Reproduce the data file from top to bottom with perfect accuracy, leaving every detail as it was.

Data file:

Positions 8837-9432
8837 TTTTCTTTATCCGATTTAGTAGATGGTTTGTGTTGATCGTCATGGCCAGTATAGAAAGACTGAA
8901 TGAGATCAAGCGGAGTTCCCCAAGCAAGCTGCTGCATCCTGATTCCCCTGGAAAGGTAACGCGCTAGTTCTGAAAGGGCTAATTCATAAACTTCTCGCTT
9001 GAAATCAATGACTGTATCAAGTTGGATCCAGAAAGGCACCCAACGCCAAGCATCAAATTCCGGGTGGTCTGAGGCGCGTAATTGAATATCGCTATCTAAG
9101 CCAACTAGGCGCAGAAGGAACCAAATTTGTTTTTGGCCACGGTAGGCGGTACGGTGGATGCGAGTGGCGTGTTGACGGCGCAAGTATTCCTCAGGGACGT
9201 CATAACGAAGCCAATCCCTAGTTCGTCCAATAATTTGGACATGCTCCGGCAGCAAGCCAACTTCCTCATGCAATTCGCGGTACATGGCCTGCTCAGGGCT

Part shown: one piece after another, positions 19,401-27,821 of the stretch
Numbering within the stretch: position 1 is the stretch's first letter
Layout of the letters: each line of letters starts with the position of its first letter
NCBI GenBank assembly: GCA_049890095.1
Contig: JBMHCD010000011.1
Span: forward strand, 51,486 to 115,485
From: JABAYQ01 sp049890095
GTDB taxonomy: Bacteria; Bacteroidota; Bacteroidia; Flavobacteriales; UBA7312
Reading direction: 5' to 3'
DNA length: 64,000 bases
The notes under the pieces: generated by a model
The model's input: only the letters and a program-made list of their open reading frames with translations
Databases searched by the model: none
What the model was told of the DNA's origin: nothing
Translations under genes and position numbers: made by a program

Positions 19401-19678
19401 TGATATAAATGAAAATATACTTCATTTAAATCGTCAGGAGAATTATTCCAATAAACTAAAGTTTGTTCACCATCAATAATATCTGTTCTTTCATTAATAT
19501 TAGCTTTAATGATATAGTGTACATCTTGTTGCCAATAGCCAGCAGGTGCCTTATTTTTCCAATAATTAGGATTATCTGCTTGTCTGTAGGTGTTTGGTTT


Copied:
Positions 8837-9432
8837 TTTTCTTTATCCGATTTAGTAGATGGTTTGTGTTGATCGTCATGGCCAGTATAGAAAGACTGAA
8901 TGAGATCAAGCGGAGTTCCCCAAGCAAGCTGCTGCATCCTGATTCCCCTGGAAAGGTAACGCGCTAGTTCTGAAAGGGCTAATTCATAAACTTCTCGCTT
9001 GAAATCAATGACTGTATCAAGTTGGATCCAGAAAGGCACCCAACGCCAAGCATCAAATTCCGGGTGGTCTGAGGCGCGTAATTGAATATCGCTATCTAAG
9101 CCAACTAGGCGCAGAAGGAACCAAATTTGTTTTTGGCCACGGTAGGCGGTACGGTGGATGCGAGTGGCGTGTTGACGGCGCAAGTATTCCTCAGGGACGT
9201 CATAACGAAGCCAATCCCTAGTTCGTCCAATAATTTGGACATGCTCCGGCAGCAAGCCAACTTCCTCATGCAATTCGCGGTACATGGCCTGCTCAGGGCT

Part shown: one piece after another, positions 19,401-27,821 of the stretch
Numbering within the stretch: position 1 is the stretch's first letter
Layout of the letters: each line of letters starts with the position of its first letter
NCBI GenBank assembly: GCA_049890095.1
Contig: JBMHCD010000011.1
Span: forward strand, 51,486 to 115,485
From: JABAYQ01 sp049890095
GTDB taxonomy: Bacteria; Bacteroidota; Bacteroidia; Flavobacteriales; UBA7312
Reading direction: 5' to 3'
DNA length: 64,000 bases
The notes under the pieces: generated by a model
The model's input: only the letters and a program-made list of their open reading frames with translations
Databases searched by the model: none
What the model was told of the DNA's origin: nothing
Translations under genes and position numbers: made by a program

Positions 19401-19678
19401 TGATATAAATGAAAATATACTTCATTTAAATCGTCAGGAGAATTATTCCAATAAACTAAAGTTTGTTCACCATCAATAATATCTGTTCTTTCATTAATAT
19501 TAGCTTTAATGATATAGTGTACATCTTGTTGCCAATAGCCAGCAGGTGCCTTATTTTTCCAATAATTAGGATTATCTGCTTGTCTGTAGGTGTTTGGTTT